These stories about the rich and their extravagant ways, will break your heart.
Even Marked Up, Luxury Goods Fly Off Shelves By STEPHANIE CLIFFORD August 3, 2011
Nordstrom has a waiting list for a Chanel sequined tweed coat with a $9,010 price. Neiman Marcus has sold out in almost every size of Christian Louboutin “Bianca” platform pumps, at $775 a pair. Mercedes-Benz said it sold more cars last month in the United States than it had in any July in five years.
Even with the economy in a funk and many Americans pulling back on spending, the rich are again buying designer clothing, luxury cars and about anything that catches their fancy. Luxury goods stores, which fared much worse than other retailers in the recession, are more than recovering — they are zooming. Many high-end businesses are even able to mark up, rather than discount, items to attract customers who equate quality with price.
The luxury category has posted 10 consecutive months of sales increases compared with the year earlier, according to the research service MasterCard Advisors SpendingPulse. In July, the luxury segment had an 11.6 percent increase, the biggest monthly gain in more than a year.
Tiffany’s first-quarter sales were up 20 percent to $761 million. Last week LVMH, which owns expensive brands like Louis Vuitton and Givenchy, reported sales growth in the first half of 2011 of 13 percent to 10.3 billion euros, or $14.9 billion. Also last week, PPR, home to Gucci, Yves Saint Laurent and other brands, said its luxury segment’s sales gained 23 percent in the first half. Profits are also up by double digits for many of these companies.
BMW this week said it more than doubled its quarterly profit from a year ago as sales rose 16.5 percent; Porsche said its first-half profit rose 59 percent; and Mercedes-Benz said July sales of its high-end S-Class sedans — some of which cost more than $200,000 — jumped nearly 14 percent in the United States.
Wal-Mart is selling smaller packages because some shoppers do not have enough cash on hand to afford multipacks of toilet paper."You peasants, always whining and moaning about something. I can't count the number of times you welfare loafers have complained that you can't afford to properly feed your family or don't have the money to take your sick child to the doctor or have to live in a cardboard shack...ENOUGH ALREADY!"
Walmart CEO Mike Duke says the company is continuing to slash prices, but the chain's quest to remain the cheapest big-box store may not matter to many of its customers, who are running out of money faster than usual, thanks to higher gas prices and the sluggish economy.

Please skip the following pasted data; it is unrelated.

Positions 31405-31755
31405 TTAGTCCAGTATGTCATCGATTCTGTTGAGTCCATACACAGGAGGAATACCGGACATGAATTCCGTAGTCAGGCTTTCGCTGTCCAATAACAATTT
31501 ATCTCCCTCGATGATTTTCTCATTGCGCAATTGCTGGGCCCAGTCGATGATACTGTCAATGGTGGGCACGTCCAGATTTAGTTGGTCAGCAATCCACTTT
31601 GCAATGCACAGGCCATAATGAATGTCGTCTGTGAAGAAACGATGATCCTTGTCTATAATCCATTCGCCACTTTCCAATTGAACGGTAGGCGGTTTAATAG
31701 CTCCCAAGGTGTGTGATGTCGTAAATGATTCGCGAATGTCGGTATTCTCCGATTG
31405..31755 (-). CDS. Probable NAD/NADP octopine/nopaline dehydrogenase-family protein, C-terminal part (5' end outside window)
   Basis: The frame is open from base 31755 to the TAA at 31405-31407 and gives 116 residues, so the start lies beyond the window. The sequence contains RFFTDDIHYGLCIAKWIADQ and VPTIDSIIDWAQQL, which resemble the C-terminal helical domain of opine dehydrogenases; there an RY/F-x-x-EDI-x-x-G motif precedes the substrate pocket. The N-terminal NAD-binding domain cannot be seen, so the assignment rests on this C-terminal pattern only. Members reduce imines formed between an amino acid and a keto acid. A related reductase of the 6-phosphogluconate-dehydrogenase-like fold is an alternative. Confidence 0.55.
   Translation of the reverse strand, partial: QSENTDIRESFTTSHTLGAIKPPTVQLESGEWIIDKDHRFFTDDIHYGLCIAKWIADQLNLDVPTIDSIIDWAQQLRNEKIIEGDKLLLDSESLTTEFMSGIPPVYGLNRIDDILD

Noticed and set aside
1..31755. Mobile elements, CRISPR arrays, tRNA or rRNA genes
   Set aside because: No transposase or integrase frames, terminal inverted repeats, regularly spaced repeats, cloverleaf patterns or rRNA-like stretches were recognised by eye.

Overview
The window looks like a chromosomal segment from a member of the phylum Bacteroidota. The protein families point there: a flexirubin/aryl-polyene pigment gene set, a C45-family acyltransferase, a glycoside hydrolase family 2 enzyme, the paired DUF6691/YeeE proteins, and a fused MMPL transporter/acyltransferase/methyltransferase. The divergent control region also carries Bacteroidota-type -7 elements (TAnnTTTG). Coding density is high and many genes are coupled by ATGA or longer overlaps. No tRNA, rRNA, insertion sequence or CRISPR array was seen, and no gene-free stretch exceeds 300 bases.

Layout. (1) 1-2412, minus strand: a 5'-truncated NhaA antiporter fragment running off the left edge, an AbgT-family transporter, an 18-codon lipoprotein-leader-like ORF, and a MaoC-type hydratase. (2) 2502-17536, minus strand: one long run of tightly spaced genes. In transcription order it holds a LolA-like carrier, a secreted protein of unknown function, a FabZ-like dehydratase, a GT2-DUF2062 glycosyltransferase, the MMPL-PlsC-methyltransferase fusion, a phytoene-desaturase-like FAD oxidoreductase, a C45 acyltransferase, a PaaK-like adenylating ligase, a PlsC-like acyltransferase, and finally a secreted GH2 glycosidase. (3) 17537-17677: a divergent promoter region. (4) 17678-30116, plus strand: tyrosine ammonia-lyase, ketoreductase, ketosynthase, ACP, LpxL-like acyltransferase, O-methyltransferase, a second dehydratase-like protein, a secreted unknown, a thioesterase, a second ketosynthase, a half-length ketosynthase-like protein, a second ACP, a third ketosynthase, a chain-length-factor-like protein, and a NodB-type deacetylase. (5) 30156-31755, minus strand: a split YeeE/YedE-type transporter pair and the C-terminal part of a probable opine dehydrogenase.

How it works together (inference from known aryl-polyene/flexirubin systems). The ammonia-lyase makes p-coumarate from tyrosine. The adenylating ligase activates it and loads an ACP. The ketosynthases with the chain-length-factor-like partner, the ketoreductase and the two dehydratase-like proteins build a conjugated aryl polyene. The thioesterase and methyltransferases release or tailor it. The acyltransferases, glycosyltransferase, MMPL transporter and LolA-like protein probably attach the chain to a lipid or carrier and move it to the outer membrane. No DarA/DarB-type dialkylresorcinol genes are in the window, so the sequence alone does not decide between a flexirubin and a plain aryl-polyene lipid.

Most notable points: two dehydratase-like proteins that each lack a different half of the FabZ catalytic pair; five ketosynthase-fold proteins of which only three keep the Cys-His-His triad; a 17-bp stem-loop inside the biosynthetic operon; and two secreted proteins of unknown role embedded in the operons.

"We're seeing core consumers under a lot of pressure," Duke said at an event in New York. "There's no doubt that rising fuel prices are having an impact."
Wal-Mart shoppers, many of whom live paycheck to paycheck, typically shop in bulk at the beginning of the month when their paychecks come in.
Lately, they're "running out of money" at a faster clip, he said.
We wealthy elite have our problems too, you know. Do you whiners know that these days, it takes $350,000 to build a tree house for our darling 'Chip' and 'Muffy?'
We can only afford these simple playthings for the tree house, by buying smaller flat-screen TVs and only air conditioning part of the 'shack.' No AC on to the tree house's front porch. My God, I cried when the architect told me that to keep it under 350K, we would have to cut corners somewhere."
"But by scrimping and saving and barely getting by, the money I saved allowed me to buy those simply to die for "Louboutin" $2,495 pair of suede boots and some "Crème de la Mer" facial cream. By shopping around, I was able to get it at "Bergdorf Goodman" for the bargain price of only $1,650 for 16 ounces!"
"You peons need to shop around and find those bargains!"
"If you REALLY want to turn things around, lobby Congress to borrow more money from the Federal Reserve and China to give corporations, multi-millionaires and billionaires more tax breaks, then watch the economy zoom back to life!"
Forbes magazine places the worth of the Walton family of WalMart at greater than $100billion.